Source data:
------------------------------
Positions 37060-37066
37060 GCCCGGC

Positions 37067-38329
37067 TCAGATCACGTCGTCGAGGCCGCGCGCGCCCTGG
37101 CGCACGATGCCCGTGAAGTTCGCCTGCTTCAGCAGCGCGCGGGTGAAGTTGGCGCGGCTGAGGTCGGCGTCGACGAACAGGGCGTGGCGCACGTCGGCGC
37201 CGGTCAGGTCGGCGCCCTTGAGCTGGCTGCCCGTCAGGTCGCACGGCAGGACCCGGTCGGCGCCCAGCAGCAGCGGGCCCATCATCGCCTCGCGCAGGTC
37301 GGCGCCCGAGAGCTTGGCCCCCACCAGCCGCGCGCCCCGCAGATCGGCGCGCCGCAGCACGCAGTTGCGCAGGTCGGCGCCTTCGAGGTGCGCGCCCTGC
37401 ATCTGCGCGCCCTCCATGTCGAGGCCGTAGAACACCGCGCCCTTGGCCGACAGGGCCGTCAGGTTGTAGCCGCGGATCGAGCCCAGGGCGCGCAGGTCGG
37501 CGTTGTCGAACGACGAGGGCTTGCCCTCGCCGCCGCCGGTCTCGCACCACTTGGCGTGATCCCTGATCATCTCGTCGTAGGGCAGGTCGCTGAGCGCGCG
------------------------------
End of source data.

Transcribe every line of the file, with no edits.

Positions 37060-37066
37060 GCCCGGC

Positions 37067-38329
37067 TCAGATCACGTCGTCGAGGCCGCGCGCGCCCTGG
37101 CGCACGATGCCCGTGAAGTTCGCCTGCTTCAGCAGCGCGCGGGTGAAGTTGGCGCGGCTGAGGTCGGCGTCGACGAACAGGGCGTGGCGCACGTCGGCGC
37201 CGGTCAGGTCGGCGCCCTTGAGCTGGCTGCCCGTCAGGTCGCACGGCAGGACCCGGTCGGCGCCCAGCAGCAGCGGGCCCATCATCGCCTCGCGCAGGTC
37301 GGCGCCCGAGAGCTTGGCCCCCACCAGCCGCGCGCCCCGCAGATCGGCGCGCCGCAGCACGCAGTTGCGCAGGTCGGCGCCTTCGAGGTGCGCGCCCTGC
37401 ATCTGCGCGCCCTCCATGTCGAGGCCGTAGAACACCGCGCCCTTGGCCGACAGGGCCGTCAGGTTGTAGCCGCGGATCGAGCCCAGGGCGCGCAGGTCGG
37501 CGTTGTCGAACGACGAGGGCTTGCCCTCGCCGCCGCCGGTCTCGCACCACTTGGCGTGATCCCTGATCATCTCGTCGTAGGGCAGGTCGCTGAGCGCGCG